To Achieve MDGs, Economic Policies Must Help Poor, UNDP Head Says
Economic policies that help the poor will bring the world closer to meeting the Millennium Development Goals [MDGs] "[g]lobal targets to halve poverty and improve basic health by 2015," Helen Clark, the U.N. Development Programme (UNDP) administrator, said Friday at the end of a four-nation tour of Africa, Agence France-Presse reports.
"Fast economic growth hasn't had a lot of impact on poverty," Clark said, adding, "Chances are that despite the international recession and the other crises that have been experienced, the poverty goal can be achieved." Clark highlighted China as an example. "The incredible progress and achievement of China in lifting hundreds of millions of people out of poverty of course lifts the global figure," she said, noting that China should be able to reach the target of halving the number of people living on less than one dollar per day.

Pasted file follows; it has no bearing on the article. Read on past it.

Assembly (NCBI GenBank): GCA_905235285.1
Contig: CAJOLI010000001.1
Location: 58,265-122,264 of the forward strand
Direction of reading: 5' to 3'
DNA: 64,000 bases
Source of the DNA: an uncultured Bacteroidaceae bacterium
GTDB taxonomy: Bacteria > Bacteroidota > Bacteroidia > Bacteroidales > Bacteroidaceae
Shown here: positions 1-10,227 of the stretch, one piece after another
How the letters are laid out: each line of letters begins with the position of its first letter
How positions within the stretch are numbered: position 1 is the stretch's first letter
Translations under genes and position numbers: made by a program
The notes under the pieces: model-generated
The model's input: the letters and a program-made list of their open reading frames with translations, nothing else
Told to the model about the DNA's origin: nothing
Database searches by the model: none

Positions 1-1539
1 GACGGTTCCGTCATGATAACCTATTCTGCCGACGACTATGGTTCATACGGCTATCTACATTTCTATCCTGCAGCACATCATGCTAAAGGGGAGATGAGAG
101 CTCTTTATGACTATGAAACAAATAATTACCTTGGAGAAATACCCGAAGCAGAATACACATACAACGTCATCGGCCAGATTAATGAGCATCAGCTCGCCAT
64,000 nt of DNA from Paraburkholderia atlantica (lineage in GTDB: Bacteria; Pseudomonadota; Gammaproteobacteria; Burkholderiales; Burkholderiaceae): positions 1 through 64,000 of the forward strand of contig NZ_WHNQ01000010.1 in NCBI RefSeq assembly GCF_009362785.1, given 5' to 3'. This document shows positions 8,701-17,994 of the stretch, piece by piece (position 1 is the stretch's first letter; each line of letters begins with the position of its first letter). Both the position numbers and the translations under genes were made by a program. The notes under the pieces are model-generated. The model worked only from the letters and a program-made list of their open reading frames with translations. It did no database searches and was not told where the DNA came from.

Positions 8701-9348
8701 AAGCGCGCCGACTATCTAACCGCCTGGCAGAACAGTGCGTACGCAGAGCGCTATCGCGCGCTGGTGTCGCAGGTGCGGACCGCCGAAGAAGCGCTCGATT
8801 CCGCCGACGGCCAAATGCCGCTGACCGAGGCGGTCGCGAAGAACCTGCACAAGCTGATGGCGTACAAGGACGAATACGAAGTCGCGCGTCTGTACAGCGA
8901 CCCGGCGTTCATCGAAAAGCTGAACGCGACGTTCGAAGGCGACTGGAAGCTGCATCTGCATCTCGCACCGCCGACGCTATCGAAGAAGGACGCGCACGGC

But other MDG targets, such as the goals of reducing infant and maternal mortality, will be more difficult to reach, according to Clark. "Maternal health is a goal that is struggling pretty much at a global level," she said. "If we can get a focus on where the priorities need to be, and international agreement around that ... then I'm optimistic that we can indeed achieve these goals," Clark said of the upcoming MDG summit, planned for September (5/17).
On Saturday, Clark announced "8 Goals for Africa," a musical collaboration between the UNDP and "eight renowned African musicians to call for commitments in Africa toward" reaching the MDGs, PANA/Afrqiue en ligne reports.
"There can be no spectators in the fight against poverty," Clark said at the launch. "Everyone has a role to play in scoring the 8 Millennium Development Goals, which, if reached, would improve the quality of life for many hundreds of millions of people across developing countries," she said.
The music video and related materials are available here (5/16).This is part of the Morning Briefing, a summary of health policy coverage from major news organizations. Sign up for an email subscription.